Nationally, home prices have consistently risen over almost the past six years. According to a study completed by CoreLogic (a leading provider of real estate information), home prices rose 6.7% across the U.S. between June 2016 and June 2017.
Additionally, CoreLogic forecasts that national home prices may rise another 5.2% over the next 12 months if the same buy and supply trends continue onward.
“Home prices are marching ever higher – up almost 50% since the trough in March 2011,” explains Frank Martell, President and CEO of CoreLogic. “With no end to the escalation in sight, affordability is rapidly deteriorating nationally and especially in some key markets such as Denver, Houston, Miami, and Washington.
“While the low mortgage rates are keeping the market affordable from a monthly payment perspective, affordability will likely become a much bigger challenge in the years ahead until and when the industry resolves the housing supply challenge.”
|Top 15 States||12-Month Change (2016 - 2017)|
The continued escalation of home prices is in spite of a sluggish economy, especially as it relates to the retail sector and rapidly rising outstanding debt to record highs in several categories including, residential one-to-four unit mortgage loans ($10.33 trillion in the 1st quarter of 2017, per the Federal Reserve), credit cards ($16,000+ per U.S. household), automobile loans ($1.2 trillion), and student loan debt ($1.4 trillion).
Per the New York Federal Reserve, total U.S. household debt reached a record shattering high of $12.8 trillion in the 2nd quarter of 2017.
The most expensive U.S. cities to live in typically have the highest levels of unpaid mortgage debt. According to the credit reporting agency Experian, the top 10 states with the highest mortgage debt per property in late 2016 were as follows:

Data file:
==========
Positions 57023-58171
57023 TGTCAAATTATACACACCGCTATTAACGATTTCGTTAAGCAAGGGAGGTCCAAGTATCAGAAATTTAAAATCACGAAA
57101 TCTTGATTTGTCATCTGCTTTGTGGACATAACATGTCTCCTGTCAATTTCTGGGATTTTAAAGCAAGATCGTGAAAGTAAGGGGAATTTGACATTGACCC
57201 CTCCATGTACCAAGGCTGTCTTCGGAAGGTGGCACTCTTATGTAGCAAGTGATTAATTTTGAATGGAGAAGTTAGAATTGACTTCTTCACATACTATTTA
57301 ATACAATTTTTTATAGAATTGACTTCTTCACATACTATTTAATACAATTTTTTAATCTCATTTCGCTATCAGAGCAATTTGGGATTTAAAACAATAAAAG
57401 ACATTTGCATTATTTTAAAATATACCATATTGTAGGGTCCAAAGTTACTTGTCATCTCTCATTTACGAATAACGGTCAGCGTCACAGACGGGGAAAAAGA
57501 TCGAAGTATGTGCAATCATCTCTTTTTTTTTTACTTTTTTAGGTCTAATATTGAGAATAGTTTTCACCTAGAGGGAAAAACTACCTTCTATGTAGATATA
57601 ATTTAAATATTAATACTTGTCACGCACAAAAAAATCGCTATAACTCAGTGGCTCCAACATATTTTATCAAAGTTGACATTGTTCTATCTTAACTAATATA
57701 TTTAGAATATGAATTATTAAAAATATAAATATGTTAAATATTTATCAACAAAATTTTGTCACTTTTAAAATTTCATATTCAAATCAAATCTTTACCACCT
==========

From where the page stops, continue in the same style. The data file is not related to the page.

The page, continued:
1. California – $336,250
2. Hawaii – $331,180
3. Maryland – $252,217
4. Massachusetts – $246,004
5. New Jersey – $242,631
6. Virginia – $242,022
7. Washington – $240,098
8. New York – $234,548
9. Connecticut – $232,494
10. Colorado – $230,142
Historically, access to affordable mortgage loans has been the main factor boosting home prices. Whether the loan balance is $100,000, $300,000, $500,000, or $1,000,000, lower interest rates and fees make it much more affordable for the buyer than when interest rates are double-digit.
Annual 30-Year Fixed Rate & Point Fee Averages (1980 - Present)
|Year||30-Year Fixed Rate||Points|
(*Source: FreddieMac – http://www.freddiemac.com/pmms/pmms30.html)
In busting markets, when home values begin to fall rapidly due to a poor economy and higher mortgage rates, a person with too much consumer and mortgage debt can get into serious financial trouble as the debt magnifies and compounds over time.
Without investments (or assets) that are appreciating in value to offset the high amounts of debt, it can be a horrific situation.
In booming markets, debt can be good when used as creative leverage to buy and hold or fix and flip real estate. When the mortgage debt hovers near 4% and the property is appreciating in value 6%, 9%, 10%, or 12%+ each year, this can be an incredibly lucrative investment strategy partly because the property’s value is usually much higher than the unpaid mortgage.
Property values and the U.S. and global economies can rise or fall in the short or long term. The combination of cheap mortgage debt and skyrocketing asset prices as seen with home prices (50%+ since 2011) and the stock market can create significant amounts of wealth for investors.
How long will the boom market last? How long will interest rates remain near historical lows?
Do you have investment strategies in place for either a boom or bust scenario over the next year or so?
Either way, there are opportunities for investors in most markets if they focus on minimizing unnecessary and risky debt anchors and maximizing their ownership of positive assets.
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